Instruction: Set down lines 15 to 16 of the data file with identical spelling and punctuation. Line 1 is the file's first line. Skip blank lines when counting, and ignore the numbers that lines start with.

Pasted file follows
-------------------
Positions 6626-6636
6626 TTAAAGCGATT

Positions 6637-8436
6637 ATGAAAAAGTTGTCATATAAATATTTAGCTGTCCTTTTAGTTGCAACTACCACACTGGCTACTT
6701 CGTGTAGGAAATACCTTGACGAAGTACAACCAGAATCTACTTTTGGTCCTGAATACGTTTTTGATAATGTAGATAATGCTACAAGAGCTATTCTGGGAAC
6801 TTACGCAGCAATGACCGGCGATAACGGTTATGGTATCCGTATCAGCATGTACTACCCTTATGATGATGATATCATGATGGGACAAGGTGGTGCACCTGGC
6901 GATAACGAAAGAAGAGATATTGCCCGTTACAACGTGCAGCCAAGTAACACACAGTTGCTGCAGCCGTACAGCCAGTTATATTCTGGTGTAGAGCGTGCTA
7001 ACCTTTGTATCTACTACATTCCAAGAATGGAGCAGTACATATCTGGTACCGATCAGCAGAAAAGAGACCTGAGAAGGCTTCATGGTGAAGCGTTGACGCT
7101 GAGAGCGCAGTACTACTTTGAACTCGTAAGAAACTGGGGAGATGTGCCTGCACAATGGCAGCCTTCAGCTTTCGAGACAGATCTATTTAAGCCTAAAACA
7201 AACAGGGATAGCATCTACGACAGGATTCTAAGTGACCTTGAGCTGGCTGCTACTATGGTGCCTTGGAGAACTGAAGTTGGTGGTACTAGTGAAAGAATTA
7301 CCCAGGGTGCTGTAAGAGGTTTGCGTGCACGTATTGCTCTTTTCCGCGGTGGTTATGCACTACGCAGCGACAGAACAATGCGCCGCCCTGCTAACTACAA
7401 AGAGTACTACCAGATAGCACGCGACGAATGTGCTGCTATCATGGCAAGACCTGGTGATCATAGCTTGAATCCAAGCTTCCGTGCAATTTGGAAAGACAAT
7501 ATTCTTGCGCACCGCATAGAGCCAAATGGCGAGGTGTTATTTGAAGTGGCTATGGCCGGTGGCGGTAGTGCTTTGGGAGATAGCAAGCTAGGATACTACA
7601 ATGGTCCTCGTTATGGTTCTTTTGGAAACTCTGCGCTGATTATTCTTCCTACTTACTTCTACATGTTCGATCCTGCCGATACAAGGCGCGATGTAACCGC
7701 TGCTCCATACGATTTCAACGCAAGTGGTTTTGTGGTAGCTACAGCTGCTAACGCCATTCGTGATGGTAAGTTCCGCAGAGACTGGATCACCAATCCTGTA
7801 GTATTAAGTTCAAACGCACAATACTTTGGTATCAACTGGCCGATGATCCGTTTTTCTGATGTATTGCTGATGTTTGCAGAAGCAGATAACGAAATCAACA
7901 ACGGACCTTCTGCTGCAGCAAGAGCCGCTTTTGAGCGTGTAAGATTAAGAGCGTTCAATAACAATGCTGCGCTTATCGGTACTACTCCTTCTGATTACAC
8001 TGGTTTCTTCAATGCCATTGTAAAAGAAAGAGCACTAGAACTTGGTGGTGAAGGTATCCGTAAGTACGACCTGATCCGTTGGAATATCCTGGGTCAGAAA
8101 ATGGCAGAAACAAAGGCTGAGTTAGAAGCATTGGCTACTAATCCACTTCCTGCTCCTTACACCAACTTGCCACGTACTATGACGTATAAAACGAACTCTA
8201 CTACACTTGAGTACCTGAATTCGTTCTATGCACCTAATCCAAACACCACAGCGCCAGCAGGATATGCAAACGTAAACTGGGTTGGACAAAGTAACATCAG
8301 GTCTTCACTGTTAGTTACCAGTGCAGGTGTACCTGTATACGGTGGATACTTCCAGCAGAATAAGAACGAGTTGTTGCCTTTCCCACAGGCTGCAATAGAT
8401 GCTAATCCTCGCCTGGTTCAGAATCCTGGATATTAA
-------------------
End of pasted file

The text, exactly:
7701 TGCTCCATACGATTTCAACGCAAGTGGTTTTGTGGTAGCTACAGCTGCTAACGCCATTCGTGATGGTAAGTTCCGCAGAGACTGGATCACCAATCCTGTA
7801 GTATTAAGTTCAAACGCACAATACTTTGGTATCAACTGGCCGATGATCCGTTTTTCTGATGTATTGCTGATGTTTGCAGAAGCAGATAACGAAATCAACA